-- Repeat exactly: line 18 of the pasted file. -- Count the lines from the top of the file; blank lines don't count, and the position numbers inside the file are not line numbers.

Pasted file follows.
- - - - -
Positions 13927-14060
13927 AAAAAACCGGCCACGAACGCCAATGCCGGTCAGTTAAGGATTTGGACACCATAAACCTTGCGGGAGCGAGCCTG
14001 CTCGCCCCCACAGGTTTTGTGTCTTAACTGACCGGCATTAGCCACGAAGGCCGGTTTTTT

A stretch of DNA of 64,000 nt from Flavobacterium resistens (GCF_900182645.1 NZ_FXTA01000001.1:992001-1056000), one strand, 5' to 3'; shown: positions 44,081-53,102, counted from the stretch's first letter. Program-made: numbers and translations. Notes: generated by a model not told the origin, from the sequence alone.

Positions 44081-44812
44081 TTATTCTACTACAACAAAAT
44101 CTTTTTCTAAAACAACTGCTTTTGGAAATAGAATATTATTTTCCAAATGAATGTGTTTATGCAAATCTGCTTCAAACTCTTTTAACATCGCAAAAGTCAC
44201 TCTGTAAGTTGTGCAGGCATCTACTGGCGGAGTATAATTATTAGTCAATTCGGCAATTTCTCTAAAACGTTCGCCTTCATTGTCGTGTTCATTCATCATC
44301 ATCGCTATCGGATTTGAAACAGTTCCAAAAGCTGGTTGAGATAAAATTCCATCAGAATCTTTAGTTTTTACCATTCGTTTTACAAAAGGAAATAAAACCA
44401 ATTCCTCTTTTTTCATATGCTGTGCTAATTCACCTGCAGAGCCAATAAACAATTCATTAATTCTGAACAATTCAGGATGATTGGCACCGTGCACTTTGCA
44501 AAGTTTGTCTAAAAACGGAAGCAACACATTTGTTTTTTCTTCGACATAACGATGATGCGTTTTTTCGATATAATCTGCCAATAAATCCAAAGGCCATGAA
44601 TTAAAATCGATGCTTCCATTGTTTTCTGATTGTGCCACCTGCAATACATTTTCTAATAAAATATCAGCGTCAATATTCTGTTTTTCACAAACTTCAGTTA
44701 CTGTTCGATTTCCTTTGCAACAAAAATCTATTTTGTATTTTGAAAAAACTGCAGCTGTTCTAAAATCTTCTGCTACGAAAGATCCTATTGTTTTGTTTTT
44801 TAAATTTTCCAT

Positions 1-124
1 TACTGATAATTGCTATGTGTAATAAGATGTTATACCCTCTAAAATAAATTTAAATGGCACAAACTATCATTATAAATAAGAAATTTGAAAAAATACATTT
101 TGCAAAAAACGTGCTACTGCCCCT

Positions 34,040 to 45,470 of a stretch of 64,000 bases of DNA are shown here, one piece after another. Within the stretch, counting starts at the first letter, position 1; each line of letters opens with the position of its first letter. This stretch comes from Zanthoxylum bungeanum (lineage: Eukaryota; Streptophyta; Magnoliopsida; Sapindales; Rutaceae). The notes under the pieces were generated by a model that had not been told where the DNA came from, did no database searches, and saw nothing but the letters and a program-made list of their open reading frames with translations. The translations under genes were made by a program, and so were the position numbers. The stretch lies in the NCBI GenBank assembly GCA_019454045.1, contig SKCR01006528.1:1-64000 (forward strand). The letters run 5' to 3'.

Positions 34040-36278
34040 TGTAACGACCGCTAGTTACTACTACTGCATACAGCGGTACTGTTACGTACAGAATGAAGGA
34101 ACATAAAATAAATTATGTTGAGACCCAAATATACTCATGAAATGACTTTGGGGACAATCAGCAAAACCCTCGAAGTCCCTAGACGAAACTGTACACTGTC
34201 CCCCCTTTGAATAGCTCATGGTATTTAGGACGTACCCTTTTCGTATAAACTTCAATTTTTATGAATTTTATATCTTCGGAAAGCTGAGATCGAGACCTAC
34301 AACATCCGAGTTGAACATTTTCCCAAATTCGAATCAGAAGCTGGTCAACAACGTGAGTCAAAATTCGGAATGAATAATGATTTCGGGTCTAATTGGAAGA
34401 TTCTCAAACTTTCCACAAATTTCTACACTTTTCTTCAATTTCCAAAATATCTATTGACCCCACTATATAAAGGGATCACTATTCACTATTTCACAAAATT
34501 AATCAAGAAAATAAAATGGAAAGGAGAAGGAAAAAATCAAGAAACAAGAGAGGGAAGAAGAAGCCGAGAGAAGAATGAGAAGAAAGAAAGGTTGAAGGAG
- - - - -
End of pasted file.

Positions 34,040 to 45,470 of a stretch of 64,000 bases of DNA are shown here, one piece after another. Within the stretch, counting starts at the first letter, position 1; each line of letters opens with the position of its first letter. This stretch comes from Zanthoxylum bungeanum (lineage: Eukaryota; Streptophyta; Magnoliopsida; Sapindales; Rutaceae). The notes under the pieces were generated by a model that had not been told where the DNA came from, did no database searches, and saw nothing but the letters and a program-made list of their open reading frames with translations. The translations under genes were made by a program, and so were the position numbers. The stretch lies in the NCBI GenBank assembly GCA_019454045.1, contig SKCR01006528.1:1-64000 (forward strand). The letters run 5' to 3'.